Arts & Culture

The BMA Takes a Hybrid Approach to the Arts

Museum's virtual programming works to provide financial relief and increased visibility for local artists, curators, and galleries.

With the arrival of the coronavirus, the Baltimore Museum of Art closed its doors to the public in mid-March, like most venues across Maryland, leaving the local arts institution at a loss for what would come next.

“We took a moment to evaluate what value we could add to the arts ecology in Baltimore in this moment of crisis,” says BMA chief education officer Gamynne Guillotte, pictured center. “Our first thoughts were getting artists, small arts organizations, and galleries paid, and to amplify the work already being done.”

Launched in early June, the BMA Salon, Screening Room, and Studio serve as virtual extensions of the museum’s conversation series, The Necessity of Tomorrow(s), and, in the face of economic uncertainty, work to provide financial relief and increased visibility for local artists, curators, and galleries such as As They Lay, Galerie Myrtis, Goya Contemporary, and Current Space.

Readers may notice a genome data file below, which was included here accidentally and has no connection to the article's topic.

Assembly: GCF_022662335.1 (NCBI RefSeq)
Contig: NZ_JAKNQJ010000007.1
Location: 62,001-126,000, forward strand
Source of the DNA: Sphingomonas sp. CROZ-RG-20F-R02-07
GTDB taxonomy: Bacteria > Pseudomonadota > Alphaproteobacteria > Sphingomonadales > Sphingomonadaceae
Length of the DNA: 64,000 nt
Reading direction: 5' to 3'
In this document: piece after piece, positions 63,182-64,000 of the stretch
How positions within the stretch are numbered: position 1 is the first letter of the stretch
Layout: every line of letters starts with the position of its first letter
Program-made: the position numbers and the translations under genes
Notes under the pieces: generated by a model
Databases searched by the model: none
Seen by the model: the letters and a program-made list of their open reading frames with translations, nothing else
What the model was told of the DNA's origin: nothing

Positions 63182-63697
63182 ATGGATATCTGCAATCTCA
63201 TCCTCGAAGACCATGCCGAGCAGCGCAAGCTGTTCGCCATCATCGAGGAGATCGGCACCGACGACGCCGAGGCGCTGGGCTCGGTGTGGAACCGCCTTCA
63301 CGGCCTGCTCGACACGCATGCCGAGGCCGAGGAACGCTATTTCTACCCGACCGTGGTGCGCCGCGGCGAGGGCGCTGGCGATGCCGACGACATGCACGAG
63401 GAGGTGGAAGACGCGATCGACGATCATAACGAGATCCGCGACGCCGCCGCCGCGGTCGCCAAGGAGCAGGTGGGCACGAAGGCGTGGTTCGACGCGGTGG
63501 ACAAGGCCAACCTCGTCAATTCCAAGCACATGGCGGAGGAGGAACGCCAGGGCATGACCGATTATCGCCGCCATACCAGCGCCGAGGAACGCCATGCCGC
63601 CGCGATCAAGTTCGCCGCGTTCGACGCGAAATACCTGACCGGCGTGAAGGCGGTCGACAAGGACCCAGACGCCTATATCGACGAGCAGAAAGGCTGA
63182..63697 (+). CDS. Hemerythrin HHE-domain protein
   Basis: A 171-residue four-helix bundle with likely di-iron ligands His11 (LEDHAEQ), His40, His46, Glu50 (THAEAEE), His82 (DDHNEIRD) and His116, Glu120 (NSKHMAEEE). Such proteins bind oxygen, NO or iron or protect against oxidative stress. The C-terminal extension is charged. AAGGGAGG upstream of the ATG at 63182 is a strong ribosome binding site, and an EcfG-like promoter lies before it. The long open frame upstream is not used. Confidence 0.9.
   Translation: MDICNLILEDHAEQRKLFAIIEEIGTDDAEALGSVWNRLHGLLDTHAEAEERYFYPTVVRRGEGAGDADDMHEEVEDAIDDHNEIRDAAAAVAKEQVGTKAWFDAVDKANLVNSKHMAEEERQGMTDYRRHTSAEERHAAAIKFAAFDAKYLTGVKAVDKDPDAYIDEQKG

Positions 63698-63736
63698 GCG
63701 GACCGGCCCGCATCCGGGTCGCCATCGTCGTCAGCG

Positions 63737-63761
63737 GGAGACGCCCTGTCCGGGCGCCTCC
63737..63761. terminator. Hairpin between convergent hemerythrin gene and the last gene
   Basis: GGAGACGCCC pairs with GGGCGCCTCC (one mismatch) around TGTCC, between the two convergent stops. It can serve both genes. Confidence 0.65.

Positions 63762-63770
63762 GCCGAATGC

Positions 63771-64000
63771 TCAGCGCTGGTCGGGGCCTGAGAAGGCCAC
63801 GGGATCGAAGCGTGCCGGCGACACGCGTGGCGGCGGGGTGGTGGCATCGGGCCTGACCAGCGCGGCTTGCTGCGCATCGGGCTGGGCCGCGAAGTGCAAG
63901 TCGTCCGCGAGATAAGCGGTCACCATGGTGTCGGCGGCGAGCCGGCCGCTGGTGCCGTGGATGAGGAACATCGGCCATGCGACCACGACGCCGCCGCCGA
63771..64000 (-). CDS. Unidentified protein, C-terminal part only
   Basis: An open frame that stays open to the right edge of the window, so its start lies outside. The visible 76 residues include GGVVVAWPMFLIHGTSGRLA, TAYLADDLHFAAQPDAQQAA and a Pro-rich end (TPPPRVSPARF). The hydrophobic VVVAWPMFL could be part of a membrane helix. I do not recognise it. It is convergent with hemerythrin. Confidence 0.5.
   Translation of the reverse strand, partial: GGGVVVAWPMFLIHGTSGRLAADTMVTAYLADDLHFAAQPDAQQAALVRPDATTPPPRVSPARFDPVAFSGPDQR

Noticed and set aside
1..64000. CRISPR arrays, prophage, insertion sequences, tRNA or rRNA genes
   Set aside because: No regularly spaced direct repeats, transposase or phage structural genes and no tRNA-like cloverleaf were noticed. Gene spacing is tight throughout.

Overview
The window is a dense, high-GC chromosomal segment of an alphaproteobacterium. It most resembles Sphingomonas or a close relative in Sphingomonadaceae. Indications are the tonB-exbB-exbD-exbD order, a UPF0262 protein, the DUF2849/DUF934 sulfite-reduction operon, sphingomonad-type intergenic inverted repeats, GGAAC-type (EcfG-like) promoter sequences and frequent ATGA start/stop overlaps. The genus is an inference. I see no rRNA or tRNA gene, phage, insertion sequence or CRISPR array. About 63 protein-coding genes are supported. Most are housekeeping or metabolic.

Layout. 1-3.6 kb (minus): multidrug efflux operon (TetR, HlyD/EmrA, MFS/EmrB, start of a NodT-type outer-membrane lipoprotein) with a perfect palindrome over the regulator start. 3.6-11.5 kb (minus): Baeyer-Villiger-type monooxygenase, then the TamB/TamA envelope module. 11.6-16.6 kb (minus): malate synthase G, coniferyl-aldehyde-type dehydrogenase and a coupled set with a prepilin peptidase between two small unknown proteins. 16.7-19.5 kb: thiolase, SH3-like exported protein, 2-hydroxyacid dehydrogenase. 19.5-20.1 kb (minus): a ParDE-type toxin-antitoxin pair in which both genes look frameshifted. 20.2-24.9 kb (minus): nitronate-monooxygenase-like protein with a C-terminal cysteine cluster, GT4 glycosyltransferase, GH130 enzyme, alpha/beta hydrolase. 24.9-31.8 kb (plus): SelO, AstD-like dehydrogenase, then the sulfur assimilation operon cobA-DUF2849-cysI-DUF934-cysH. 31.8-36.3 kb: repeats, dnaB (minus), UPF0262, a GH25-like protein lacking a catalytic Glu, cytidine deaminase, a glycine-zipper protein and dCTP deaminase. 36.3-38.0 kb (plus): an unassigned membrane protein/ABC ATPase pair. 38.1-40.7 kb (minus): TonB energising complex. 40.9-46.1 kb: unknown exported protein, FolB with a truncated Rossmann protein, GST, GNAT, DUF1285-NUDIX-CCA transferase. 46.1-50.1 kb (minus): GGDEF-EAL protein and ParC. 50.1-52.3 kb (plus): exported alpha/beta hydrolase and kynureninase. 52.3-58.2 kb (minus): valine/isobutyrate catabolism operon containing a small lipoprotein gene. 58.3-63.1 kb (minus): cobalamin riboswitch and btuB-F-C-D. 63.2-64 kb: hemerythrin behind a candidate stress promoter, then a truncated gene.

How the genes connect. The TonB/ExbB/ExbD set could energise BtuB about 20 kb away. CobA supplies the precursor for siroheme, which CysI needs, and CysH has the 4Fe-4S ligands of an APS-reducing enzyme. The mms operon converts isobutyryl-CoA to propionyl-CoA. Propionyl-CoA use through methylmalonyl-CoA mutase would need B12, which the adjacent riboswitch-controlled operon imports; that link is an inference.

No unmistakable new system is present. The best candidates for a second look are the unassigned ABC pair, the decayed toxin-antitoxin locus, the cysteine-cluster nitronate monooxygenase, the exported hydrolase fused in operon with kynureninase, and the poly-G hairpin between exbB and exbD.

The Salon offers a virtual gallery for Baltimore-born-and-based artists and arts platforms to feature their exhibitions, while filmmakers and storytellers find a similar home in the Screening Room for their cinematic works. The only in-person part is the Studio, where the museum works out of its satellite campus at Lexington Market and with the Greenmount West Community Center to distribute family art kits to community members without digital access.

In many ways, the global pandemic has created a whole new community for the BMA.

“New audiences have followed us online, some of whom may have never been in our physical space otherwise,” says Guillotte, who spearheaded the programs with chief curator Asma Naeem, (pictured left), and chief innovation officer Melanie Martin, (pictured right.) “Taking the BMA beyond its campus and beyond its physical borders is something that will be a part of our programming moving forward.”

Now, without stepping foot in Mt. Vernon, you can visit the high ceilings of the contemporary C. Grimaldis Gallery, or view the works of visionary video artists like Nicoletta Daríta de la Brown and Rahne Alexander from your own home.

“There’s no going back now,” says Guillotte. “A hybrid approach to the arts is the future.”

[Editor’s note: Since press time, the BMA has reopened with a timed-entry system in place.]